Lumber and steel, drywall and insulation, new cars and rental cars, computer chips and bacon. What do these commodities all have in common? They are in short supply. And these shortages are impacting industries across the nation. Construction is feeling the pressure, as contractors face delays and customers grow impatient.

Since the start of the COVID-19 pandemic, manufacturing has been hard hit by factory shutdowns, border closings, and delivery slowdowns, and many businesses are still catching up. In addition, severe weather, including last year’s hurricanes and winter storms, forced many companies to decrease or stop production for various periods of time. More recently, worldwide flooding has damaged equipment and warehouses, blocked roads and railways, and wreaked further havoc on the global supply chain.

If that weren’t enough, a labor deficit is adding to the problem. Manufacturers are facing staffing scarcity, which affects production. And transportation companies are in desperate need of more truck drivers and delivery personnel.

Managing the Materials Shortage

No one is quite sure when the supply chain will return to normal operations, so until then, construction companies can benefit from incorporating these tactics.

Review your contracts: As we all battle the issues related to the materials shortage, checking contract provisions is a key strategy. For instance, do your current agreements include a price acceleration clause? If material prices increase after you have signed a contract, this clause will allow you to raise your price. A standard price acceleration provision will usually stipulate that if material costs increase by more than 5 percent, you can increase your price without the need for a change order. Just remember that you will need to provide the owner with documentation of that material price increase. If you are a subcontractor, a price acceleration clause is beneficial to you as well because it allows you to raise your price to the prime contractor as necessary.

You should also look for a material substitution provision. If a specified material is not just delayed but instead completely unavailable, this clause allows you to make a reasonable substitution.

Other important contract provisions relate to delays. Many delays, such as those caused by acts of God or extreme weather, are considered excusable and will allow you extensions. However, material delays may not be deemed excusable. That means, if your material deliveries are late, you will need to accelerate work to make up for the lost time. Those additional hours can be expensive, so if you can, add a material delay clause to your contracts, so you have the option for an extension.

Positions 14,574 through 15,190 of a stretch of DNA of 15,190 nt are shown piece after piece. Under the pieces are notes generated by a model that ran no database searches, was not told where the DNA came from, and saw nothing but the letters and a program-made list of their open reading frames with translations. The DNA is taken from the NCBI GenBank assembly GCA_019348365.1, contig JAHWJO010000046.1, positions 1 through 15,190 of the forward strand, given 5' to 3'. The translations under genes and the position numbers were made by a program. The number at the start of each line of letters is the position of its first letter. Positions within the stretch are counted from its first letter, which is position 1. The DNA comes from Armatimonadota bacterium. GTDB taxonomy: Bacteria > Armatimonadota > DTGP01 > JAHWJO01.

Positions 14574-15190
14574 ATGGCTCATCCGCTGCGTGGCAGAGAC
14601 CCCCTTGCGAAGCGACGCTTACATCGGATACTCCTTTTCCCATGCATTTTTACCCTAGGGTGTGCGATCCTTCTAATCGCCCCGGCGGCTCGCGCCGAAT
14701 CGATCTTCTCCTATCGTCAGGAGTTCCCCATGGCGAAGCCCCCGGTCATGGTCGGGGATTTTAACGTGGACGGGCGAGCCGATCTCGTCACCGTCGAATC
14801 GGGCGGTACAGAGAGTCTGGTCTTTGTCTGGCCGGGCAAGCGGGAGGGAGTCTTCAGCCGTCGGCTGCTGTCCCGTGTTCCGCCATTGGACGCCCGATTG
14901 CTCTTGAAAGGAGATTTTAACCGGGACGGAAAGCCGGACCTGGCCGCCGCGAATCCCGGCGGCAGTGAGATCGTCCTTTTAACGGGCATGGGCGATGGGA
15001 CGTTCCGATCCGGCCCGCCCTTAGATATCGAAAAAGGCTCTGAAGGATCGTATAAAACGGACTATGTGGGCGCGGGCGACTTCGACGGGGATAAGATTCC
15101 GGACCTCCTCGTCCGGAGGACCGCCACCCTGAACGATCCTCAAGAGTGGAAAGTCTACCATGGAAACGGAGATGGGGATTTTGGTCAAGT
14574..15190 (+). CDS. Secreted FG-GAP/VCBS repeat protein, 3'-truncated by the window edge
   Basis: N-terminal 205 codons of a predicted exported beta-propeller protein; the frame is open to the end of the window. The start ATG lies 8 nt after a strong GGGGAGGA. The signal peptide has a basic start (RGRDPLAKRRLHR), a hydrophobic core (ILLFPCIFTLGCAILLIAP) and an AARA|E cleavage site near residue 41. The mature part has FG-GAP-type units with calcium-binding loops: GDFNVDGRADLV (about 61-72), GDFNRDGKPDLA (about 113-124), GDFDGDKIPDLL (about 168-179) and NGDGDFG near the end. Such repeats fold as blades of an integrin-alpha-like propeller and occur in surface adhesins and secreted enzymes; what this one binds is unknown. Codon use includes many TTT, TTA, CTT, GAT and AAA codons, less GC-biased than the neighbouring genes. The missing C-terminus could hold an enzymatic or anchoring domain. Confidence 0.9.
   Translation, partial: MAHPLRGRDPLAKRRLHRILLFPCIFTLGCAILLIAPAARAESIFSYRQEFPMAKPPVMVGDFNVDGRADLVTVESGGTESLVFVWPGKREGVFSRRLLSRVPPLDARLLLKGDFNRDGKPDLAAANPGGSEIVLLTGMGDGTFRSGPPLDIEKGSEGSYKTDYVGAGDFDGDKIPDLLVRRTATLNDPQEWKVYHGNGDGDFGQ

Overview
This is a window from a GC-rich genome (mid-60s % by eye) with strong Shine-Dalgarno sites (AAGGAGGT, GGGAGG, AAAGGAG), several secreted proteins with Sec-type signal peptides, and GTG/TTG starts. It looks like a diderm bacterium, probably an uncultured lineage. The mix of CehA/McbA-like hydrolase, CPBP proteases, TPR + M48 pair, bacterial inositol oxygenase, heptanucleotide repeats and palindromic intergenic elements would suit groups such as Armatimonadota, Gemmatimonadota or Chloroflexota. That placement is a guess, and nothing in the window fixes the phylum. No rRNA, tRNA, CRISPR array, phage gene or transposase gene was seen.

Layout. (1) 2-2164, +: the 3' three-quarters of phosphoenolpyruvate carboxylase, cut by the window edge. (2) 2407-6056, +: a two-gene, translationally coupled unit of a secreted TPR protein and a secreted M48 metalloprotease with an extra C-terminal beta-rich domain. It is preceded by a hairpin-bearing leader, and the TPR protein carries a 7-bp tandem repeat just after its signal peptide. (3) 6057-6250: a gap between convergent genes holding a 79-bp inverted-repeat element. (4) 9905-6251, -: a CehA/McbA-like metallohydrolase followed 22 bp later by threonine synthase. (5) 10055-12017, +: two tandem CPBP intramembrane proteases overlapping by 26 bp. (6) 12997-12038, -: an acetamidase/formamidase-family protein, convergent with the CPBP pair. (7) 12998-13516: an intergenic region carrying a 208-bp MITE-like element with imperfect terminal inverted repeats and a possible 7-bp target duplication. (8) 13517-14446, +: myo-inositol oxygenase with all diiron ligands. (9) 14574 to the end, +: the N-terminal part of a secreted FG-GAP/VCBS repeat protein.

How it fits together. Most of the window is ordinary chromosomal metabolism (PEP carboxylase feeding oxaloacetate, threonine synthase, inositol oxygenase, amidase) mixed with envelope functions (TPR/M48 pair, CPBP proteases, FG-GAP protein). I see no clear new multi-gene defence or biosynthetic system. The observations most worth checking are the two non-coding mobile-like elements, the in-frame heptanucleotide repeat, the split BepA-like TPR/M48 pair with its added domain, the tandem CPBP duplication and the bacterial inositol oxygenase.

Collaborate with your distributors: Suppliers are feeling the crunch, too, and they are making herculean efforts to provide materials to contractors. Take time to talk to your suppliers and explain your priorities. Get their advice regarding material trends and what shortage they believe will be long-term. If possible, work with them to build up your inventory of commonly used supplies, so you are ready for future projects. By partnering with your suppliers and treating them as trusted advisors, you will likely have more success in receiving the materials you require.

Keep detailed records: When you face delays and price increases during a project—and lack the contractual protection mentioned earlier—you may need to submit a change order. In that case, be sure to document all the communication between you and your client. If they do not respond to the change order request, send follow-up emails and describe your next course of action. This strategy is known as estoppel, a legal term that translates as “detrimental reliance.” In addition, retain evidence of all price increases, delays, and other issues. By creating this paper trail, you are protecting yourself against any legal claims.

Time-Honored Advice

No matter how many challenges your company is facing during the supply chain crisis, be sure you communicate clearly and often with your customers and your suppliers. By keeping everyone informed, you can manage client expectations and avoid any unpleasant surprises.

In addition, try to be as flexible, but also as prepared, as you can. The events of the past several months have shown us that the supply chain can be volatile and heavily impacted by world events. Make sure you review and understand every word of your contracts since the language of those documents will protect you from conflicts with your clients. But also find ways to problem-solve. Suggest alternative materials, and work with your suppliers to satisfy your project needs. If you can show that you are knowledgeable and nimble, you have a better chance of completing your projects and accommodating your customers.

Disclaimer: The information contained in this article is for general educational information only. This information does not constitute legal advice, is not intended to constitute legal advice, nor should it be relied upon as legal advice for your specific factual pattern or situation.